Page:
Four Secret Service men participated in the process of searching, frisking, magnetometering and identifying the male guests, though only two of the men physically took part. The other two just stood there, presumably ready to draw and fire at need. Female Secret Service personnel (they were called "secretaries," but Roger could see that they carried guns) searched the wives and Kathleen Doughty. The women were searched behind one of the shoulder-high screens, but Roger could read from the expressions on his wife's face the progress of the patting, probing hands. Dorrie did not like being touched by strangers. There were times when she did not like being touched at all, but above all not by strangers.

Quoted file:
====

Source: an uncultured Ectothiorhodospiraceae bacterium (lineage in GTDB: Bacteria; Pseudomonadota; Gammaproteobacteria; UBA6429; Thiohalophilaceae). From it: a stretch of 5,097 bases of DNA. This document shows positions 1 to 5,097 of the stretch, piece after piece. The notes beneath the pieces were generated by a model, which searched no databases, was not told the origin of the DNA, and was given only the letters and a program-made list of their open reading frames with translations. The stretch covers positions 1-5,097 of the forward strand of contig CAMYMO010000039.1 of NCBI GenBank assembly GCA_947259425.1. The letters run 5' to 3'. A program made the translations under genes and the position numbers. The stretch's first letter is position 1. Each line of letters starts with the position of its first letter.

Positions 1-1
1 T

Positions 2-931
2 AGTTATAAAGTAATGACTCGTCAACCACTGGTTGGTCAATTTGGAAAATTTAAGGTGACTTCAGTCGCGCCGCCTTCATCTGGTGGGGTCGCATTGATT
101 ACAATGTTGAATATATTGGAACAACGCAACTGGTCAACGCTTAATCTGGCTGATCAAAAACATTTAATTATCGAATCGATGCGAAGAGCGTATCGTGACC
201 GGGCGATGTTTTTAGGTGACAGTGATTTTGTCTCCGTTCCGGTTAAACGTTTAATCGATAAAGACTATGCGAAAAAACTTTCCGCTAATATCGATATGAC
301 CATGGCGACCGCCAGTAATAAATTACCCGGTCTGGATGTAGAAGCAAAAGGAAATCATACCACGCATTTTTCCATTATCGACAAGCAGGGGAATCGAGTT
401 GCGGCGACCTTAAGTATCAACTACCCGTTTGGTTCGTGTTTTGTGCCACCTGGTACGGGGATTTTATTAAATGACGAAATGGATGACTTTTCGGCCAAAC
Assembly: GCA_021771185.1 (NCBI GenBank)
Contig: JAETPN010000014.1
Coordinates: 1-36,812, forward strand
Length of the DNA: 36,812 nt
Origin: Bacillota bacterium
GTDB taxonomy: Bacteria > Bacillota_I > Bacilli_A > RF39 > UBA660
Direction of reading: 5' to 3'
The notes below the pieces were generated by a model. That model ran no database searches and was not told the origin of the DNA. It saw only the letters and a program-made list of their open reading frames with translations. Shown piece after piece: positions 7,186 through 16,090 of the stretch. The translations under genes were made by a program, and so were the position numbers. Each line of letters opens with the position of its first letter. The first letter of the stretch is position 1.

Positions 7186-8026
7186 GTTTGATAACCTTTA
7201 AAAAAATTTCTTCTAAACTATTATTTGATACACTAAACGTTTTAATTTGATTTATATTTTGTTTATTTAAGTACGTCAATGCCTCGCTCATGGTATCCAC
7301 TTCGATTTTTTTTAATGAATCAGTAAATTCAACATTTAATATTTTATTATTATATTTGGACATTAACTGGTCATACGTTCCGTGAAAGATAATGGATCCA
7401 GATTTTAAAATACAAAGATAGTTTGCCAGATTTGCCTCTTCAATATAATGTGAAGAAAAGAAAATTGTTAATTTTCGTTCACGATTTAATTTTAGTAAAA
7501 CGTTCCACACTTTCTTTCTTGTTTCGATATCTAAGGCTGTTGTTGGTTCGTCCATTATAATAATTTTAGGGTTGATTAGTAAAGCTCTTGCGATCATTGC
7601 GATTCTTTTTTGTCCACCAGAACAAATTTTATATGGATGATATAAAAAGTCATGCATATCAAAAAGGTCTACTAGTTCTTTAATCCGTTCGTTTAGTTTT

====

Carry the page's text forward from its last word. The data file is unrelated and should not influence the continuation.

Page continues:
When Roger's own turn came, he understood some of the cold anger he had seen on his wife's face. They were being unusually thorough. His armpits were investigated. His belt was loosened and the cleft of his buttocks probed. His testicles were palpated. Everything in his pockets came out; the handkerchief at his breast was shaken open and swiftly refolded, neater than before. His belt buckle and watchband were studied through a loupe.
Everyone had the same treatment, even the director, who gazed around the room with good-natured resignation while fingers combed the kinky hair under his arms. The only exception was Don Kayman, who had worn his cassock in view of the formality of the occasion, and after some whispered discussion, was escorted into another room to take it off. "Sorry, Father," said the guard, "but you know how it is." (Continues...)
Excerpted from Man Plus by Frederik Pohl. Copyright © 2004 Frederik Pohl. Excerpted by permission of Tom Doherty Associates.